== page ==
With one Premier League match played, and football having returned from its slightly shorter than usual summer break, if the season were to abruptly end before tomorrow’s action begins, Fulham would have narrowly lost out on their first ever Premier League title to neighbours Chelsea, while Norwich City and Queens Park Rangers would be heading back to the Championship having failed to find the net in the top flight.

Although, while Cottagers supporters struggle to contain their nosebleeds and Swansea City fans organise an open top bus parade for legendary manager Michael Laudrup, we must remember that there are 37 games remaining (for most sides), and plenty of time for the table to take on a more predictable appearance. However, although it is impossible to assess a side’s ability and probable fortune this early on, it is worth taking a look at what is likely to transpire over the next nine months.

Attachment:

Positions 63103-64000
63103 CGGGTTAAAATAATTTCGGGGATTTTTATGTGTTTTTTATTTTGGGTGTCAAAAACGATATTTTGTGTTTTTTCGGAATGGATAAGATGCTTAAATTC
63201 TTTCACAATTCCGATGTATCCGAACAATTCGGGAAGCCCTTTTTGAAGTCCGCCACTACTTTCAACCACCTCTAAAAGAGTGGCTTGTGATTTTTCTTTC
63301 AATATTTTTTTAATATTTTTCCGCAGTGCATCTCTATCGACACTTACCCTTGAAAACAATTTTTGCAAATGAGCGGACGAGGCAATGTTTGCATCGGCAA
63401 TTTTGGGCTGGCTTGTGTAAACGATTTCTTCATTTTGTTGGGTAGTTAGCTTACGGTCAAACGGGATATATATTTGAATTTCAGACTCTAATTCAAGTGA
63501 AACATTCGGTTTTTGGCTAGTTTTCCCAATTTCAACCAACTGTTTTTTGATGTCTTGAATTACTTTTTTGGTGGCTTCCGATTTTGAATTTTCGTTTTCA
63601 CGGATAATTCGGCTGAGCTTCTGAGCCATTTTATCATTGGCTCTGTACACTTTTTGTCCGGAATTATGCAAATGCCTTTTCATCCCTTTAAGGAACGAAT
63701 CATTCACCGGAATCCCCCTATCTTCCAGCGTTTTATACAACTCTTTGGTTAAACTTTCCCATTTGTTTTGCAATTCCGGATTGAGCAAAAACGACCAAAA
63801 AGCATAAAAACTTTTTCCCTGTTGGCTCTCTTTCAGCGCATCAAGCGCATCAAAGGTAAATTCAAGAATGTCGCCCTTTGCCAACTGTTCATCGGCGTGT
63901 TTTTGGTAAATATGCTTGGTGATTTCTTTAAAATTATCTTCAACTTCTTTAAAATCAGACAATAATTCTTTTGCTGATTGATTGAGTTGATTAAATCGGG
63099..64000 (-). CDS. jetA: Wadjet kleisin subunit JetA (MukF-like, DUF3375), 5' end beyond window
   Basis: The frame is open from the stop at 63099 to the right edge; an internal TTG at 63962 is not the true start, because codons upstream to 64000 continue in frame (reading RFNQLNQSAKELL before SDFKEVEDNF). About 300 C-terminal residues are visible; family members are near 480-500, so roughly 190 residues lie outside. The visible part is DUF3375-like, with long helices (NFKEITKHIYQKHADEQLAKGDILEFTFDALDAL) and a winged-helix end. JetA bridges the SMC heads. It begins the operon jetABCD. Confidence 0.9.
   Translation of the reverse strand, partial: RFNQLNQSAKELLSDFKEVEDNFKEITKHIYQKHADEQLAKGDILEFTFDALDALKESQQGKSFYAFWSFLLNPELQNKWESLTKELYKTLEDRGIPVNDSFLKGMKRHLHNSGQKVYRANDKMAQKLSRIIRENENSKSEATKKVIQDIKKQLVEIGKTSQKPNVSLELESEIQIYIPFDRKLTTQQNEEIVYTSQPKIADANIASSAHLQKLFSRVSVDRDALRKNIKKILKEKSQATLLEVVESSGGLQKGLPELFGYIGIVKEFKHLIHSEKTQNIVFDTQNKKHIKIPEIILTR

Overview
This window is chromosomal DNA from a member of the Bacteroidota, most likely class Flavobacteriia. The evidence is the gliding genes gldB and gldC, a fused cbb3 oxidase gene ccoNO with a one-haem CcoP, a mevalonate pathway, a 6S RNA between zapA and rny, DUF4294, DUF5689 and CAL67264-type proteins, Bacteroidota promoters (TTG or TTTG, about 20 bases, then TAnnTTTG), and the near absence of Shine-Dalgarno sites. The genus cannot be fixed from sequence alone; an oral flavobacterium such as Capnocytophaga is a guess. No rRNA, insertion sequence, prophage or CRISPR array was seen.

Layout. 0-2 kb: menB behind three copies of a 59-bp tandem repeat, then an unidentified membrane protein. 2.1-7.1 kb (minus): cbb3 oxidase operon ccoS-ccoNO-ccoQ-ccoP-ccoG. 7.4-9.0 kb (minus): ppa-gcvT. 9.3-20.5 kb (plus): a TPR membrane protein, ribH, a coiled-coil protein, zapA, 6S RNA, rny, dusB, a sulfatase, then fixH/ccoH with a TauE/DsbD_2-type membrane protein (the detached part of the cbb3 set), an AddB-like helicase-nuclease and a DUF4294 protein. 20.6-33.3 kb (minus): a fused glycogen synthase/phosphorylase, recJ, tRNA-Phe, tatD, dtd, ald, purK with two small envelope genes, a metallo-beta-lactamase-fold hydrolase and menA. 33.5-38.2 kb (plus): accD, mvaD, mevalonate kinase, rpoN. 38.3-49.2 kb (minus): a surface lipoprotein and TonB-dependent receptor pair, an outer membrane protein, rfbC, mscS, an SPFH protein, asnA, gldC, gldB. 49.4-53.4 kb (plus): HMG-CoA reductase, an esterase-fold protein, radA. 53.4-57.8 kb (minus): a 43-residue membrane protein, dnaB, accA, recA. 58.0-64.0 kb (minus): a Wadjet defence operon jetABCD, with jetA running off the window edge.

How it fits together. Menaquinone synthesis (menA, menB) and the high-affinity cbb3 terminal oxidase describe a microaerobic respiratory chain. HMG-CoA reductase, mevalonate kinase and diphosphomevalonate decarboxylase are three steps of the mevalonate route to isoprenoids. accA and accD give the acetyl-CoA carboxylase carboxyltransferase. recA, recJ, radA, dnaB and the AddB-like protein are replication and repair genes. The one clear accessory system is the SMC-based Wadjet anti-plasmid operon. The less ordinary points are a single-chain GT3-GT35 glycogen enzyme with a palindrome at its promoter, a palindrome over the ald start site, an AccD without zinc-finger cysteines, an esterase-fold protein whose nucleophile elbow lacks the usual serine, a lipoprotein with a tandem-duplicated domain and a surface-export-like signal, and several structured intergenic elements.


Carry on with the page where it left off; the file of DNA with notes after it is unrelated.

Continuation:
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New order | Borussia Dortmund are just one side to have overcome the traditional “powerhouse” of their respective league, Bayern Munich, and boast some of the brightest young talents in Europe. (Image | Sport Live)

There has been one very evident trend in the 2011-12 football season. European football’s major powers, the teams that you would expect to win their respective league titles, the ones who you would regard as bankers for your betting accumulators, had – by their standards – a fallow season.

Despite winning four trophies, there was a general feeling of ennui around Barcelona. Certain players were felt to have become rather too comfortable by recent successes. Pep Guardiola tried – with mixed success – to integrate new signings, Cesc Fabregas and Alexis Sanchez, into the team. The next evolution for what some had declared the greatest side the game had ever seen hit a roadblock. Run down by a formidable Real Madrid, Barca failed to win La Liga for the first time in three seasons. They also found themselves in a supporting role to Chelsea’s extraordinary Champions League story.